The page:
Organs are transported nearly twice as far under the new policy — a median of 163 miles in 2021, up from 85 miles in 2019 — the analysis shows.
UNOS acknowledged that organs are traveling twice as far. But it said its own internal analysis shows that livers have spent, on average, only 10 minutes more outside the body as a result of the policy change.
HHS declined to respond to written questions. Its subdivision, the Health Resources and Services Administration, which contracts directly with UNOS, also declined to answer questions but issued a brief statement.
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Arguments over livers are heated because there aren't enough to go around. Last year, although more than 9,500 liver transplants were performed, about 10,000 sick people remained on the waiting list across the country at the end of the year. Livers are the second most transplanted organ after kidneys.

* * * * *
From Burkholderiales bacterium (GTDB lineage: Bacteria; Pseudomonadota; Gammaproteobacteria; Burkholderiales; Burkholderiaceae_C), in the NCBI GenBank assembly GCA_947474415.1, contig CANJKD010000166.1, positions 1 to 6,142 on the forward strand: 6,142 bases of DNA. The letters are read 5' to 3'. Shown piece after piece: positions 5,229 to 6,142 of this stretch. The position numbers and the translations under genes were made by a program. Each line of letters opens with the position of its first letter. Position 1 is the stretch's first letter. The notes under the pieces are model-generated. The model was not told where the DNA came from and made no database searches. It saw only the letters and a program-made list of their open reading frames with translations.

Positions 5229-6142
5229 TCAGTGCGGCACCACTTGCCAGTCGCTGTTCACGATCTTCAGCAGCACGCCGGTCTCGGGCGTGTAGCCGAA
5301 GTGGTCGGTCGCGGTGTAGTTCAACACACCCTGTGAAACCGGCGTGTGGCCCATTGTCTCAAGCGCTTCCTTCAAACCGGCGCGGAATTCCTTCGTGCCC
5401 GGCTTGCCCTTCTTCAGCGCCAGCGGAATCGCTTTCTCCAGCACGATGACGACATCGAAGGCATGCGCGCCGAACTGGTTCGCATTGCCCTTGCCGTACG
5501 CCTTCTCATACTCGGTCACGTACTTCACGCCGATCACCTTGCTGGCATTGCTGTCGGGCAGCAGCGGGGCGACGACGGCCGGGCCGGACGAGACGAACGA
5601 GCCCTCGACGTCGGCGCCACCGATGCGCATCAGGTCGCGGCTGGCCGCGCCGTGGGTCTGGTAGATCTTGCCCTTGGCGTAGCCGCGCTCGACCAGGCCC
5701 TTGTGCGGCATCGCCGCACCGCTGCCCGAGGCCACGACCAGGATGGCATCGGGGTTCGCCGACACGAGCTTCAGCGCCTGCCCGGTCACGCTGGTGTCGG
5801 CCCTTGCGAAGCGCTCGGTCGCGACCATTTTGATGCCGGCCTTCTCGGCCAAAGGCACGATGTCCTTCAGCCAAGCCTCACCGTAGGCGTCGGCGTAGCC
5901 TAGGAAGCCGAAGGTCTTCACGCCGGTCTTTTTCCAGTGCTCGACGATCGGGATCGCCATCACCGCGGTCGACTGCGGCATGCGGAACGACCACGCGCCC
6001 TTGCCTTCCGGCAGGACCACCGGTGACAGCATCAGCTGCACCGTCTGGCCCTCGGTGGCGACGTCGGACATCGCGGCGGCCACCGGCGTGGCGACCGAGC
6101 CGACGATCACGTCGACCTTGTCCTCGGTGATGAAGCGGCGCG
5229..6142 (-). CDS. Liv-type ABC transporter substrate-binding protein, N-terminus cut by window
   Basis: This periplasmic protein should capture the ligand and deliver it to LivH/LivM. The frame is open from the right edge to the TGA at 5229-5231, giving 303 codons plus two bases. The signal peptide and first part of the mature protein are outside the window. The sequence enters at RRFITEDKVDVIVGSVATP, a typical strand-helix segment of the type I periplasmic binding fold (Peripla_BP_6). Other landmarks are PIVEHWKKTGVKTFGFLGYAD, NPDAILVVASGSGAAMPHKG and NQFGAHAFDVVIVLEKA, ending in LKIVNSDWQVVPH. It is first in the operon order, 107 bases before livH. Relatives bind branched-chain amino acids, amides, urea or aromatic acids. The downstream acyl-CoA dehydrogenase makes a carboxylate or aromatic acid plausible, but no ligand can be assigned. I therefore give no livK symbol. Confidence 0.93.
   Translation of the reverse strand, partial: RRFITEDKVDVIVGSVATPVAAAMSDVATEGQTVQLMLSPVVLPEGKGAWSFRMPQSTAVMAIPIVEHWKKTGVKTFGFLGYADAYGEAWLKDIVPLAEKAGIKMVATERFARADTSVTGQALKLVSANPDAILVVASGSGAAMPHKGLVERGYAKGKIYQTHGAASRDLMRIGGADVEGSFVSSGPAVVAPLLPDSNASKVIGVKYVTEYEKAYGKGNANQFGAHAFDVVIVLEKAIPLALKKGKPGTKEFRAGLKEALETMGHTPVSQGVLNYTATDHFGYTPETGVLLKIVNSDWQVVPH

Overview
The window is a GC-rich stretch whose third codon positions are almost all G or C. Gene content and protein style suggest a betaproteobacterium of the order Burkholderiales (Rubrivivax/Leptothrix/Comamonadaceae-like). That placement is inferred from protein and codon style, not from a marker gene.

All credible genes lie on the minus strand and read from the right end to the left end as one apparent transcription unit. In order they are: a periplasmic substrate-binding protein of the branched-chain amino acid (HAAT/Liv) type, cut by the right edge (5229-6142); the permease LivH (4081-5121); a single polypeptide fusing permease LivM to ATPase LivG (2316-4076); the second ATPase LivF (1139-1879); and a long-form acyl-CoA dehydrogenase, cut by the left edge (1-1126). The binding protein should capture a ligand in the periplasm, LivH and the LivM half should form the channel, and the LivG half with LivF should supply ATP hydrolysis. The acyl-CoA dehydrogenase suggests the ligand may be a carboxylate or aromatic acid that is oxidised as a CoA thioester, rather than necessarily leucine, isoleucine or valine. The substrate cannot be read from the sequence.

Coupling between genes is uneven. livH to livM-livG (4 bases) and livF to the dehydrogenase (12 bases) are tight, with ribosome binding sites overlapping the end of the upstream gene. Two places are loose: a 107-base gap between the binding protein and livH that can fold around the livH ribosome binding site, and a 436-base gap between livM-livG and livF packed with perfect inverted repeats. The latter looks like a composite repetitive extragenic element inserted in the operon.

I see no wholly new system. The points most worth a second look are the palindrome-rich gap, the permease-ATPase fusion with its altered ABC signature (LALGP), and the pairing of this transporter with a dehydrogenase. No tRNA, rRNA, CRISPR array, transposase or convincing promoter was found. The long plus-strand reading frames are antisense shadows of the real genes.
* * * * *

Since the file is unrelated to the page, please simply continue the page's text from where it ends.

End-stage liver patients have a uniquely urgent need: a transplant is the only option for survival. There is no stopgap treatment, such as dialysis for kidney disease.
When a liver becomes available, UNOS's liver algorithm considers dozens of factors to find a recipient who is physically compatible (blood type, patient height) and has the greatest need (severity of illness, time on waiting list).
Under the old rules, one of the most important factors was location. The algorithm's search started in the "donation service area" immediately around the hospital where the donor died. The donation service areas ranged in size from 3,600 square miles, to 808,000 square miles. If no match could be found in the service area, only then would the system offer the organ to patients in the broader region.